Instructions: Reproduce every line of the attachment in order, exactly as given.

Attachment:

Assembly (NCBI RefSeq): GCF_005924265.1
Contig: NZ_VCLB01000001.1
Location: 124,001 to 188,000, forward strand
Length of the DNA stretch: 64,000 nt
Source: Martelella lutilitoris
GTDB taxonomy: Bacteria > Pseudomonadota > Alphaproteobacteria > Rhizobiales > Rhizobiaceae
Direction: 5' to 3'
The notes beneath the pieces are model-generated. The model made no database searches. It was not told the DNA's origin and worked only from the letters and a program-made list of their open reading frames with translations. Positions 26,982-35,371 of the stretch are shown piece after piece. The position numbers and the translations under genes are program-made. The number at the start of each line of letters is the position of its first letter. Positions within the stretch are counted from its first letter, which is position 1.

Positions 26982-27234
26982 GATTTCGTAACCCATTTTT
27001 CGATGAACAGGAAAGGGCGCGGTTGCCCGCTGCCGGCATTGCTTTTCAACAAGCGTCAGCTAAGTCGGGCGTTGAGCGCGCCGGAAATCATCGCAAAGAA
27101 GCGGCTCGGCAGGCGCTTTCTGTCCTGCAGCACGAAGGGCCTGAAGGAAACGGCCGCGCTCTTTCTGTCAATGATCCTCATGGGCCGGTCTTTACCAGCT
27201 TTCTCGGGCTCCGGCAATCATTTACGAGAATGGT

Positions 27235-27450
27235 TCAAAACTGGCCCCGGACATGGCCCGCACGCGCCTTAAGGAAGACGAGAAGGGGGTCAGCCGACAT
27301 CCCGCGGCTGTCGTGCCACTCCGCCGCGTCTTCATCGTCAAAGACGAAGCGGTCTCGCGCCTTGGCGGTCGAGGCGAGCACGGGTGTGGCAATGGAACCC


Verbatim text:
Assembly (NCBI RefSeq): GCF_005924265.1
Contig: NZ_VCLB01000001.1
Location: 124,001 to 188,000, forward strand
Length of the DNA stretch: 64,000 nt
Source: Martelella lutilitoris
GTDB taxonomy: Bacteria > Pseudomonadota > Alphaproteobacteria > Rhizobiales > Rhizobiaceae
Direction: 5' to 3'
The notes beneath the pieces are model-generated. The model made no database searches. It was not told the DNA's origin and worked only from the letters and a program-made list of their open reading frames with translations. Positions 26,982-35,371 of the stretch are shown piece after piece. The position numbers and the translations under genes are program-made. The number at the start of each line of letters is the position of its first letter. Positions within the stretch are counted from its first letter, which is position 1.

Positions 26982-27234
26982 GATTTCGTAACCCATTTTT
27001 CGATGAACAGGAAAGGGCGCGGTTGCCCGCTGCCGGCATTGCTTTTCAACAAGCGTCAGCTAAGTCGGGCGTTGAGCGCGCCGGAAATCATCGCAAAGAA
27101 GCGGCTCGGCAGGCGCTTTCTGTCCTGCAGCACGAAGGGCCTGAAGGAAACGGCCGCGCTCTTTCTGTCAATGATCCTCATGGGCCGGTCTTTACCAGCT
27201 TTCTCGGGCTCCGGCAATCATTTACGAGAATGGT

Positions 27235-27450
27235 TCAAAACTGGCCCCGGACATGGCCCGCACGCGCCTTAAGGAAGACGAGAAGGGGGTCAGCCGACAT
27301 CCCGCGGCTGTCGTGCCACTCCGCCGCGTCTTCATCGTCAAAGACGAAGCGGTCTCGCGCCTTGGCGGTCGAGGCGAGCACGGGTGTGGCAATGGAACCC